Such was the genesis and progress of the housing bubble and subprime mortgage securities.

Contrary to the aggregate computer models of Keynesian economics, the economy as a whole never has been controllable via government stimulus spending. In fact, as reported recently, the 31% increase in business long-term investment over recent months has been largely concentrated in labor-saving equipment, which ironically adds to unemployment or postpones new hiring.

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Inflation At The Gate, The Fed Talks About Deflation

by Thomas E. Brewton on Tuesday, April 26th, 2011

This is article 148 of 393 in the topic economy

While flooding the banking system with excessive amounts of fiat dollars, Fed Chairman Bernanke has talked endlessly about the need to avert deflation.  Unspoken was the real reason: promoting inflation – robbing retirees and working people who are saving to support their retirements – in order to fund mounting federal debt.
It’s now clear that government stimulus spending, under George W. Bush and Barack Obama, and unending expansion of the money supply by the Fed, have prolonged our agonizingly slow economic revival.  That is hardly surprising, since no previous resort to Keynesian macroeconomics has worked as advertised.  At most they have promoted stock market bubbles, and all such essays, beginning in the 1930s Depression, have led to continual and ruinous inflation.

The New York Times, the nation’s premier voice of socialist propaganda, admits in a front page, lead article that Stimulus by Fed Is Disappointing, Economists Say.


The Federal Reserve’s experimental effort to spur a recovery by purchasing vast quantities of federal debt has pumped up the stock market, reduced the cost of American exports and allowed companies to borrow money at lower interest rates.

But most Americans are not feeling the difference, in part because those benefits have been surprisingly small. The latest estimates from economists, in fact, suggest that the pace of recovery from the global financial crisis has flagged since November, when the Fed started buying $600 billion in Treasury securities to push private dollars into investments that create jobs.

The Times may be correct that “most Americans are not feeling the difference,” but we will suffer the consequences increasingly over the next year or so.  The price of gasoline is a prominent harbinger.

As noted in The Price We Must Pay and The Weak Dollar Problem, the biggest factor in the oil price jump to around $110 per barrel is the Fed-induced devaluation of the dollar.  That, by any other name, is inflation.

A subtext to deliberate inflation, which President Obama obviously doesn’t wish to publicize, is that it destroys incentives to save.  In Keynesian dogma, saving is a social sin, on the false assumption that saving for future needs and future growth subtracts from consumer spending.  Keynesians, of course, neglect to note that savings are placed in financial institutions that then lend and invest those funds to power economic growth.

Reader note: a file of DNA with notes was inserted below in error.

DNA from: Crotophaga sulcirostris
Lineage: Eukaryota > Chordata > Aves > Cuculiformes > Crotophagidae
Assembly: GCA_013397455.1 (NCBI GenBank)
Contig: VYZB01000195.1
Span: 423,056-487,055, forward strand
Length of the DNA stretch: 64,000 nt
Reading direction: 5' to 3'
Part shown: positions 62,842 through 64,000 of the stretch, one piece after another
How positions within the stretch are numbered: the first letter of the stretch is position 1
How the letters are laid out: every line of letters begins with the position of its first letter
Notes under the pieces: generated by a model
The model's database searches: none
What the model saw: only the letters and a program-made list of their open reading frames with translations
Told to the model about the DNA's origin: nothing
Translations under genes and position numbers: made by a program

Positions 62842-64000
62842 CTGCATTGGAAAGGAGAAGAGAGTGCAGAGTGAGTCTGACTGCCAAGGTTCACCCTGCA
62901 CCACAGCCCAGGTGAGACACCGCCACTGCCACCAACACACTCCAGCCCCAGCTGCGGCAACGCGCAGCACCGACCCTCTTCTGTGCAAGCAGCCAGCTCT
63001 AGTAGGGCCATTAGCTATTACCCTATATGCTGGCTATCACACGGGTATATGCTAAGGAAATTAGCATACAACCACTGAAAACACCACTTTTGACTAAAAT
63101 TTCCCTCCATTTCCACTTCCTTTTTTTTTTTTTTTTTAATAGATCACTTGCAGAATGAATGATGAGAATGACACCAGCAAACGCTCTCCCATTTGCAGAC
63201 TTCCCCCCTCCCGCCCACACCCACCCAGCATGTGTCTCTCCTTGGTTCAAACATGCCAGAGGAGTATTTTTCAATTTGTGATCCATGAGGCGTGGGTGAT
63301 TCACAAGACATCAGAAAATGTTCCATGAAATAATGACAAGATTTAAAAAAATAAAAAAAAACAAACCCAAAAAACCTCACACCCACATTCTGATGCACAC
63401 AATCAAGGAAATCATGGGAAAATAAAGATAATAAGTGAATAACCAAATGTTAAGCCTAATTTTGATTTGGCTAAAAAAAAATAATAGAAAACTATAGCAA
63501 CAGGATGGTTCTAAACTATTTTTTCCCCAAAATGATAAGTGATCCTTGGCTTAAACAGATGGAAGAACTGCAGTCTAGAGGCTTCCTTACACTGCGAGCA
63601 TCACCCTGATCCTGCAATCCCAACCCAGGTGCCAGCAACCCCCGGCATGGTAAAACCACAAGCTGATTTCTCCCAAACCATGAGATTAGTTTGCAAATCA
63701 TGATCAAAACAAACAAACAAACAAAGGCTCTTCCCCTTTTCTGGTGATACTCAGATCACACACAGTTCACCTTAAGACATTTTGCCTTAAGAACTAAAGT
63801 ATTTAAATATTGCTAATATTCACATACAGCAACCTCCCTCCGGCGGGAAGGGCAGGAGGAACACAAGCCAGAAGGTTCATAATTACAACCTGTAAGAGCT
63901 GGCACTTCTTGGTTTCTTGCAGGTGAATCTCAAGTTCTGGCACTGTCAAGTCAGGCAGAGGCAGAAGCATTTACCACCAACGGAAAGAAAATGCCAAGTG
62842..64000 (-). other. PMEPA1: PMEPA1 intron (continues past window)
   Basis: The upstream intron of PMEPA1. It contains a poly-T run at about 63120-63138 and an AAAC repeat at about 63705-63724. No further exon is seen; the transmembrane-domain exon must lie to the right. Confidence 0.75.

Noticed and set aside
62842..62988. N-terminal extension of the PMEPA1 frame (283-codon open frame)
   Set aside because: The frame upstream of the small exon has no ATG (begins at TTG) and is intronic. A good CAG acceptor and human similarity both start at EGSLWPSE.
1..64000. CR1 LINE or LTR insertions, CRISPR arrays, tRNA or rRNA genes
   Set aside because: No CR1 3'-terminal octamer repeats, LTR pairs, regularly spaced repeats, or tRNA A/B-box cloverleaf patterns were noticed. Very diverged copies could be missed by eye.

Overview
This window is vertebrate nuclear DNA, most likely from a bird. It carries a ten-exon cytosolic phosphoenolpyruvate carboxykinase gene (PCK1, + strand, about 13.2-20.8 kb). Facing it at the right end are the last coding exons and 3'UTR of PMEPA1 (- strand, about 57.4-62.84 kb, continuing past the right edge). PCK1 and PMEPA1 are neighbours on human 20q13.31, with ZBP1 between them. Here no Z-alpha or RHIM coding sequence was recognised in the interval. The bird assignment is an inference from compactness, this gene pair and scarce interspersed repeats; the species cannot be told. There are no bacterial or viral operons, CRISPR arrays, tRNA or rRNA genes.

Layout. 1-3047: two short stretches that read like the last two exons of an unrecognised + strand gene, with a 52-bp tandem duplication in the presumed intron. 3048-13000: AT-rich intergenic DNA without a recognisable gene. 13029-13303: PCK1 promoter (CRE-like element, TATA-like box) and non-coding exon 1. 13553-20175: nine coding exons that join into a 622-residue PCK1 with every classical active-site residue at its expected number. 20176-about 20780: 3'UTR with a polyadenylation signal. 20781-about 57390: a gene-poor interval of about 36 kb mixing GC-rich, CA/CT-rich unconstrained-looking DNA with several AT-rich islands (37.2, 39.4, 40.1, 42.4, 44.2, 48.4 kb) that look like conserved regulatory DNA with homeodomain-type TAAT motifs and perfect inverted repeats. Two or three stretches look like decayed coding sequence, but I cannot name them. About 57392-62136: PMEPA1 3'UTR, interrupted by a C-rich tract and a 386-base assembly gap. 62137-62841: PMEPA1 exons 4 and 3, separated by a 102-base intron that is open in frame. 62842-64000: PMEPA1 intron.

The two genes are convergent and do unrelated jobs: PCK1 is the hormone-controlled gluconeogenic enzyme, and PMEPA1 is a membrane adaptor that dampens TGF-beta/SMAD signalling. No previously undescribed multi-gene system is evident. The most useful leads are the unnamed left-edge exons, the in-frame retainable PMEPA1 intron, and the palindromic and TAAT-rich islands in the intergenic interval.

The real aim of deliberate inflation is debilitating private business and individual consumers to such an extent that they are forced into becoming wards of the collectivized, socialist political state.  New Deal economists, led by Harvard’s Alvin Hansen, propounded the Keynesian doctrine that capitalism had failed, and government would henceforth be required to take over employment and economic investment.

President Obama, former House Speaker Nancy Pelosi, and Senate Majority Leader Harry Reid made it abundantly clear that they aimed to create a New New Deal to finish FDR’s start at destruction of private enterprise and individual initiative.  Fed chairman Ben Bernanke, a worshipper of the secular religion of socialism and its Keynesian economic dogma, has happily supported their efforts.

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Debt Beyond Belief

by Alan Caruba on Tuesday, April 19th, 2011

This is article 143 of 393 in the topic economy

Have you noticed the many television advertisements urging you to buy gold, to refinance your home, to get a reverse mortgage, or to fix your personal credit score? There’s a reason for this, not just individuals are financially stressed, but the entire nation is broke.

The nation has not seen this level of debt since the end of World War Two. We have debt equal to the entire value of our Gross Domestic Product. The government cannot collect enough taxes to make a dent in it. It has to cut spending. It has to find ways to reduce the need to borrow.

Monday’s Standard & Poors’ downgrade, not of the nation’s triple-A rating for its treasury securities, but a warning that the nation’s “sovereign rating” has a “negative outlook” says that America has wandered into a dangerous area in which worldwide confidence in the dollar is slipping away.

For too long, too many of the economic advisors to presidents Clinton, Bush and Obama, have been allowed to cause this damage and then, as often as not, return to their ivory tower jobs secure in the knowledge that more knucklehead economists will fail to apply the brakes.

How does a nation engaged in two foreign wars do that? The answer is that it can’t. No matter how much government waste is exposed, it rarely translates to a reduction. The bureaucrats running federal departments and agencies understand that failure to spend as much of their current budget as possible threatens their ability to ask for and get more